By Sheila Morris - Wills and Estates Litigation
Whether it is storing cord blood after giving birth or freezing embryos in anticipation of pregnancy, more and more of our clients are banking their genetic material. There are all kinds of reasons for a comprehensive estate plan that go beyond effective tax planning and providing for loved ones after death: ensuring the safety of banked genetic material is one of them. If you have stored your genetic material, or you are thinking about doing so in the future, you should speak with a reputable estates lawyer to protect these important assets, which can be more valuable than any amount of money in the bank.
In Canada, women who give birth have the option of storing their cord blood stem cells, which can later be used to treat certain genetic diseases and blood disorders. In fact, the practice has become so common that July is “Cord Blood Awareness Month.” There are three types of cord blood banks in Canada: public banks, which store blood for transplants into patients who are not the donor; private for-profit banks, which store blood for the donor’s child(ren) or family; and biobanks, which store stem cells for research and potential drug manufacturing. The blood in private registries belongs to the donor, though certain registries will allow the donor to list an additional owner. However, there is no uniform policy that applies to all banks. You should ensure that your estate plan makes provisions for your cord blood, including arrangements for storage payments after your death and granting access to a second owner or an estate trustee so he or she can access the material should the need arise.
Embryos, Ova, and Sperm
As we wait longer to have children, and since IVF has become more accessible, it has become increasingly popular to store embryos, ova, and sperm. While a recent family law case treated an embryo (fertilized egg) as “property” to be dealt with in accordance with the principles of contract law, sperm and eggs receive different treatment under the Assisted Human Reproduction Act, which requires the donor’s express written approval before the material can be used in creating an embryo.
For this reason, it is critical to consider how a will, or the absence of a will, will impact where your genetic material ultimately ends up. This is particularly important for common law couples. For example, if common law partners store embryos for later use, but one partner dies unexpectedly without a will, it is possible that the surviving common law partner could be left without any rights to the embryo at all. Or, consider the practicalities for those you may be leaving behind. Ontario’s Succession Law Reform Act provides that descendants and relatives of a deceased who were conceived before the deceased’s death and born alive after it will inherit as if they had been born in the deceased’s lifetime. Or consider the implications, both legal and practical, of a child who is conceived and born after a parent’s death. Can the deceased partner be a legal parent to that child? Recent amendments to the legislation have broadened the definition of “child” and “issue” to include a child who is conceived and born alive after a parent’s death, but certain conditions apply in order for the Court to make a “Declaration of Parentage” in respect of the deceased partner. Section 1.1 of the Succession Law Reform Act requires the deceased and the surviving spouse to have consented in writing (before the deceased’s death) to be parents of a posthumously conceived child; the surviving spouse must provide written notice to the Estates Registrar no later than 6 months after the anniversary of the deceased’s death; and, the posthumously conceived child must be born no later than the third anniversary of the deceased person’s death. Further, there are legal obligations that flow from a parent to a child, including succession. If certain conditions are met, children conceived and born after the death of their parent will be entitled to inherit and/or receive support from the estate of that parent.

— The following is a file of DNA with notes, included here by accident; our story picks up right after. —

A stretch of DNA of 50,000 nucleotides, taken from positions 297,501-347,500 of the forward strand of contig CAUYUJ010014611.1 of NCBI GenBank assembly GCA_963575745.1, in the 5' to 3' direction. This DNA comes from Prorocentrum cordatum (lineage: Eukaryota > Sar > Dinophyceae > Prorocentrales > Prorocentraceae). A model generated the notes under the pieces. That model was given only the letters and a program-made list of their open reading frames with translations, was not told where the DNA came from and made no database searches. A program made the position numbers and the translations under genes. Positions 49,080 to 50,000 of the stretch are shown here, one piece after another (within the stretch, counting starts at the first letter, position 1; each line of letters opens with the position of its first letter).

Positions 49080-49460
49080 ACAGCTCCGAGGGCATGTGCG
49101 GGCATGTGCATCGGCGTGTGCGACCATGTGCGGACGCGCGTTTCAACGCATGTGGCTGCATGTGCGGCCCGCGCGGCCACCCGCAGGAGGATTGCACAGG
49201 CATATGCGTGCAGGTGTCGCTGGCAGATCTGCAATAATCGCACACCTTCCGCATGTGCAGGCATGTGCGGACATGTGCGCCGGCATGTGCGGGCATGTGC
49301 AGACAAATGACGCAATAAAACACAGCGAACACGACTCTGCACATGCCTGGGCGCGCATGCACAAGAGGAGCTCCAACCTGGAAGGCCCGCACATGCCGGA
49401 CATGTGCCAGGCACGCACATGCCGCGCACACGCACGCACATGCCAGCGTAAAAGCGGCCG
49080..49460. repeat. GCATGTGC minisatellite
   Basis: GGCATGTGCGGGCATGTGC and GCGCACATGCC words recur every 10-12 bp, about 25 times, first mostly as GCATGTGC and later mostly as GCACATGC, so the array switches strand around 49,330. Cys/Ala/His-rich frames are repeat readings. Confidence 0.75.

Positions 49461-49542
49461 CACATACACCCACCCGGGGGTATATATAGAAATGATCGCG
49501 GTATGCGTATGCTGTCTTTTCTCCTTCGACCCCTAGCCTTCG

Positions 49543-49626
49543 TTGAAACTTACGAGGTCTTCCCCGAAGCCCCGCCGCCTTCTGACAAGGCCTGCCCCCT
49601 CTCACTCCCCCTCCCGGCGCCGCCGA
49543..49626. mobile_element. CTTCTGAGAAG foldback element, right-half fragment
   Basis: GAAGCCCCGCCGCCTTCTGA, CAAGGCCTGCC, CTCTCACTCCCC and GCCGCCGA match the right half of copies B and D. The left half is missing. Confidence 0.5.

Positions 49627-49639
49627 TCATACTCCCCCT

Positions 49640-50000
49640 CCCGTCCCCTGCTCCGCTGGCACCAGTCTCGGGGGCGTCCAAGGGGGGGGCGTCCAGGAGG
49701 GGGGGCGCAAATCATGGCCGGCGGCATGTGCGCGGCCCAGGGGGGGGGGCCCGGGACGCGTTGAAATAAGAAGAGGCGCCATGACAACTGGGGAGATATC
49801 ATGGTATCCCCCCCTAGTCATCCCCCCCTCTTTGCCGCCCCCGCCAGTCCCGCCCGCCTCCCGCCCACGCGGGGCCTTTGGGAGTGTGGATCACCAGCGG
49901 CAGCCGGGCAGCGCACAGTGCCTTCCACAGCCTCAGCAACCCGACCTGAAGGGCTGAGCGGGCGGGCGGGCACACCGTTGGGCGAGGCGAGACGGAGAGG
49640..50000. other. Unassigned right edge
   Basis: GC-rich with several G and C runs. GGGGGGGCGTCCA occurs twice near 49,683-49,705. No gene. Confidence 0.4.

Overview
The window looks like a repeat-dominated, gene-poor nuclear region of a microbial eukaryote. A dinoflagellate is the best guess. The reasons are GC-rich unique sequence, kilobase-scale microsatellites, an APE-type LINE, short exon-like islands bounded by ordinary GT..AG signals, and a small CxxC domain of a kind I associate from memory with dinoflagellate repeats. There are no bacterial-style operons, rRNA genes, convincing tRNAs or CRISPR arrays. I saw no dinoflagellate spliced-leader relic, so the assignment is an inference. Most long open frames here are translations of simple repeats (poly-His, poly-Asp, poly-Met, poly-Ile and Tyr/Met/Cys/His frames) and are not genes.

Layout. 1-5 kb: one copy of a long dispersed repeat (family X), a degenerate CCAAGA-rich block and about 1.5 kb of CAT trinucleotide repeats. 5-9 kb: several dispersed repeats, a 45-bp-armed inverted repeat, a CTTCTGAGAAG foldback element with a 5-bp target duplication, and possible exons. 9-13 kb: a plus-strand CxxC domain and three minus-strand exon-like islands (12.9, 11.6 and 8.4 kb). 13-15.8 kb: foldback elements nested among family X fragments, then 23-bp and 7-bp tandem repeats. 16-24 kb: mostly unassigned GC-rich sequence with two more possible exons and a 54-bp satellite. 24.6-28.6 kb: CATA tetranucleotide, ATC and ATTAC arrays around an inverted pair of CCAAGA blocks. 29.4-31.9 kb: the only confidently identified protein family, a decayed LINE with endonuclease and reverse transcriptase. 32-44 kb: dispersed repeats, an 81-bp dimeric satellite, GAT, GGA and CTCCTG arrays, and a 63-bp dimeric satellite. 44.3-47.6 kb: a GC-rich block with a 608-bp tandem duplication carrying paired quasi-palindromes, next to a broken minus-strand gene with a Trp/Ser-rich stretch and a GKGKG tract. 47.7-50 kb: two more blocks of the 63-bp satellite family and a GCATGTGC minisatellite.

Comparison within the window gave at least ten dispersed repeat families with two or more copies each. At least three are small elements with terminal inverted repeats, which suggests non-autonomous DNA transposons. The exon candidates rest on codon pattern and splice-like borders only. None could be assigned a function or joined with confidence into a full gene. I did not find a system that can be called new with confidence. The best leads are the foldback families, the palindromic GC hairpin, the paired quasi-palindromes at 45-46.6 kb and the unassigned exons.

Even with a valid will and without a dispute, a surviving spouse or partner may not have the information, or the legal right, to access banked genetic material in the event of the owner’s death. The law on genetic material is nuanced, and it can be complicated. For that reason, it is critical to consult a lawyer with expertise in the area. Taking appropriate steps now can prevent confusion, heartache, and litigation down the road.
If you have any questions or would like information on estate planning, litigation, or disputes, contact estates litigator Sheila Morris at firstname.lastname@example.org.
 S.H. v D.H. 2018 ONSC 4506.